2. Importantly, he paid her a few weeks before the election. Such a payment made on Trump’s behalf would violate federal campaign finance law, because even though on the surface this appears to have nothing to do with the campaign, Trump’s candidacy would benefit from such a payment. This is called an “in-kind” donation.
3. Cohen would be guilty of the violation: He says Trump didn’t know about the payment or contract, and that he, Cohen, made the payment out of his own pocket.
4. To get around the campaign finance law, Cohen created an LLC to act on Trump’s behalf in the contract. (Called a “third-party” contract.) Cohen claims Daniels entered into the contract not with Trump, but with this LLC.
5. But even though Trump is named (a pseudonym, David Dennison) in the contract and stands to benefit, and in order for the contract to be successful he himself must refrain from saying and doing certain things, he didn’t sign the contract. There’s a signature line for him, and it’s blank.
Cohen’s argument: Hey, this has nothing to do with Trump!
Everyone else: Um.
Well, everyone else but Cohen’s lawyer. Which brings us to…
As famously said in Breaking Bad, sometimes you need a criminal lawyer, and sometimes you need a criminal lawyer.
And so Cohen’s lawyer, David Schwartz, took to national TV to incriminate his client a few dozen times. Here are the most surprising things he admitted.
1. Schwartz: “The president was not aware of the agreement. At least, Michael Cohen never told him about the agreement.”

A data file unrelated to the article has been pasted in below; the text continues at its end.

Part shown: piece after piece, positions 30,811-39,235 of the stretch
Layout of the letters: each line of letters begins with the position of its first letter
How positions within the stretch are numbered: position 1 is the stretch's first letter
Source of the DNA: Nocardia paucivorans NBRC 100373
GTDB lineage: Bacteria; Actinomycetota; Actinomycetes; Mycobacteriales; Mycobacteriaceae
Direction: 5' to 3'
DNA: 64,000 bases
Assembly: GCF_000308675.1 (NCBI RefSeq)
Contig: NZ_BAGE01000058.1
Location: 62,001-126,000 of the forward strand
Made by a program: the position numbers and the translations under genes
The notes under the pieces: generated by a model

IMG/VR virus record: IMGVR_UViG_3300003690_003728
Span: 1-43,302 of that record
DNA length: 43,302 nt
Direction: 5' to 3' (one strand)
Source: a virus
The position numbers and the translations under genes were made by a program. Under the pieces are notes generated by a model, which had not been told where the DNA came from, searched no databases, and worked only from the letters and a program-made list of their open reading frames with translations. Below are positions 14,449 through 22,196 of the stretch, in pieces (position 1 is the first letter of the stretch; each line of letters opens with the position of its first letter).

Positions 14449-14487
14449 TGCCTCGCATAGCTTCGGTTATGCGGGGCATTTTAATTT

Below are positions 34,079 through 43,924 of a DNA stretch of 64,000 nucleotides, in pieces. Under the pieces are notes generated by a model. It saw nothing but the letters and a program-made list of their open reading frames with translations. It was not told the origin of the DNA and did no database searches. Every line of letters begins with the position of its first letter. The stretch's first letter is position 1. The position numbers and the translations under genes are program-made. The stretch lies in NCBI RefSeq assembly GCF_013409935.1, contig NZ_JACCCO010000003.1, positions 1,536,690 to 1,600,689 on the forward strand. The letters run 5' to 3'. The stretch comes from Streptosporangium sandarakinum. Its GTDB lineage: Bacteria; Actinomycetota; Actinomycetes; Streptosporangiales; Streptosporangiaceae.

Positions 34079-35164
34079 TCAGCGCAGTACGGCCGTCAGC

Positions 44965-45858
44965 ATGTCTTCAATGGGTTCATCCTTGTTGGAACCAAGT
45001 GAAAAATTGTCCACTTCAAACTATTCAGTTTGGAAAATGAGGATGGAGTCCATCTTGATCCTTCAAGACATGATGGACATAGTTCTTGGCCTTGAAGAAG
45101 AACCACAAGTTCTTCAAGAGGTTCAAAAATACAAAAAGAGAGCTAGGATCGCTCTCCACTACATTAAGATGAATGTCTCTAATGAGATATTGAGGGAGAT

Whoops. Shoe missing, will drop. And, given Schwartz’s next statement, there are probably more than a few other Cinderellas out there.
2. Schwartz: “There were a ton of matters that took place that Michael fixed…”
These kinds of contracts and hush payments were executed routinely. But Schwartz wasn’t done with this sentence.
3. ”...and Donald Trump wasn’t involved in every single matter.”
These contracts were so routine, in fact, that Cohen (apparently) didn’t even feel the need to tell Trump they had to make yet another hush payment to a former mistress. Even in the final weeks of the campaign, apparently, it wouldn’t have been worth Cohen notifying Trump about a woman who was threatening to come forward in an effort to sink his candidacy.
But Schwartz still wasn’t done. (This was all in the same interview, by the way, which Schwartz didn’t have to do.)
4. Schwartz: “This happened all the time… Michael and I would be at dinner, and the boss would be calling him all the time.”